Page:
One method that is used to avoid the loss of transmission quality, resulting from loss of packets, of a video image transmission is the use of a reliable source coding scheme. In order to guarantee transmission quality in a packet switched network, where packet loss is considered inevitable, source coding schemes should be designed in such a way that the distortion caused by packet loss is minimized, while the potential for recombining the original transmitted signal is maximized. Ideally, the source coding scheme at the transmitter and recombination at the receiver ought to be such that the original signal can be exactly recombined using the packets in the absence of quantization noise, transmission noise, and packet loss--the so-called "perfect reconstruction requirement."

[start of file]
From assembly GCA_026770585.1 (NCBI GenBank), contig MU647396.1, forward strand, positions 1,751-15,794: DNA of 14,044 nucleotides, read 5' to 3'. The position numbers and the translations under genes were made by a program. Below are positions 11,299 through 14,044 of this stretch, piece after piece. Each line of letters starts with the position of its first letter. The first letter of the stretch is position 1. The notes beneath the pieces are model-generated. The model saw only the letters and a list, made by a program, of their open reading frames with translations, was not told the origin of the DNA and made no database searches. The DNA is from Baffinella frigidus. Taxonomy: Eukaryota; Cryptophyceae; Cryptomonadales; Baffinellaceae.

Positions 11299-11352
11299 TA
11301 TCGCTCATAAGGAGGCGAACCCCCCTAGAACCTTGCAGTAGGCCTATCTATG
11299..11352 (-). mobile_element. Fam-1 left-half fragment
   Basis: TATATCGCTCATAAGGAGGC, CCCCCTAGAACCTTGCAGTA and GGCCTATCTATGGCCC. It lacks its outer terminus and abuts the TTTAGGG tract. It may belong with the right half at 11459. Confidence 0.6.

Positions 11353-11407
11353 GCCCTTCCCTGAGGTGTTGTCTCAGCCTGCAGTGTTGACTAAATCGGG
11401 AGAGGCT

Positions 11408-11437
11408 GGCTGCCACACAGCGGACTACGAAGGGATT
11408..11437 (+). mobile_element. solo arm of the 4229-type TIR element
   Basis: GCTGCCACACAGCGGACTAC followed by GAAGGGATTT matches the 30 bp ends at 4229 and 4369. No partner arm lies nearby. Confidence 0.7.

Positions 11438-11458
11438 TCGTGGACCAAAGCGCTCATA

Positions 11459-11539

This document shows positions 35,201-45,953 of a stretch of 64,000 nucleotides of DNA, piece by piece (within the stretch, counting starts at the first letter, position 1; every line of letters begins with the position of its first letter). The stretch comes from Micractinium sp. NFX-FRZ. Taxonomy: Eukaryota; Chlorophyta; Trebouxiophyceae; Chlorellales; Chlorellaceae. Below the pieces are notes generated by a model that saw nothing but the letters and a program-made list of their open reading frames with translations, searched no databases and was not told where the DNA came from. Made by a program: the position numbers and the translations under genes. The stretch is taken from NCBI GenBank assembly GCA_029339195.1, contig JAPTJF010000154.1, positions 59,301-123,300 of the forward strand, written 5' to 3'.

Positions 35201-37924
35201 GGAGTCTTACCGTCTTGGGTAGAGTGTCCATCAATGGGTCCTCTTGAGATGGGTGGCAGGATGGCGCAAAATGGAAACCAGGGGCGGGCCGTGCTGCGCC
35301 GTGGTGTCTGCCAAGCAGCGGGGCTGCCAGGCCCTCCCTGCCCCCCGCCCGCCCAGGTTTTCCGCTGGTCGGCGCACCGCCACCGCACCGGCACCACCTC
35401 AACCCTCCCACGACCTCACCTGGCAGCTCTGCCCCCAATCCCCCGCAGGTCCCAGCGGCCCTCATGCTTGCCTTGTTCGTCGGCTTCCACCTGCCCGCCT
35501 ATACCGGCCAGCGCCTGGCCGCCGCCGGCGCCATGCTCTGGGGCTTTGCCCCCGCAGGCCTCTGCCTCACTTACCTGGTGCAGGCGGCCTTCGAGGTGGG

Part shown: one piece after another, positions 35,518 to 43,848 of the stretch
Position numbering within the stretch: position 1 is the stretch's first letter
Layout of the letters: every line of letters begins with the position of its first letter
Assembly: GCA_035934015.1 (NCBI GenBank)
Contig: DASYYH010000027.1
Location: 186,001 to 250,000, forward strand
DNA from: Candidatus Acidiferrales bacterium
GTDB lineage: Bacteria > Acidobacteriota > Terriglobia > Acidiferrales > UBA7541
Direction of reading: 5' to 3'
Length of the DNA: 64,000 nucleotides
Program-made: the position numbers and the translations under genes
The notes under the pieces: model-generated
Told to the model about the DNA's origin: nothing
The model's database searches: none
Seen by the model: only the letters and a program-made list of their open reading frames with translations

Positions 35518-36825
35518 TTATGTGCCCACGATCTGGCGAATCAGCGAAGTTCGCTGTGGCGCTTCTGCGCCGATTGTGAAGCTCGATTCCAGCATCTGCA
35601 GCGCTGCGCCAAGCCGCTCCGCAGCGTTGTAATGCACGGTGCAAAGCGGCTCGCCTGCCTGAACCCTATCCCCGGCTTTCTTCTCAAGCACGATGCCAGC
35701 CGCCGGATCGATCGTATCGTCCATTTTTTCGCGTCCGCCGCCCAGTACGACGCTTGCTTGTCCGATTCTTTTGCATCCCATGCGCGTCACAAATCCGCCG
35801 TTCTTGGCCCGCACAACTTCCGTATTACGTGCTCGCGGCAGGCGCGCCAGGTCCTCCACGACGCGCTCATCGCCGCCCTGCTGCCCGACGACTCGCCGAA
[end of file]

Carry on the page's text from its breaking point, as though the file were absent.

Several methods of splitting a signal into packets exist which satisfy the perfect reconstruction requirement. One of these methods is the sub-band analysis/synthesis method. Conceptually, this source coding scheme consists of separating the original signal into different frequency components. Each separate frequency component is referred to as a sub-band signal. The separation of the original signal into sub-band signals is accomplished by inputting the signal into a number of analysis filters. The analysis filters output the sub-band signals. The sub-band signals are then transmitted as separate packets. The receiver, upon receipt of the packets, can form a reconstruction of the original signal by recombining the frequency components. This is typically done by the use of synthesis filters at the transmitter that are matched to the analysis filters at the transmitter. A system that uses this coding technique is referred to as a sub-band transmission network.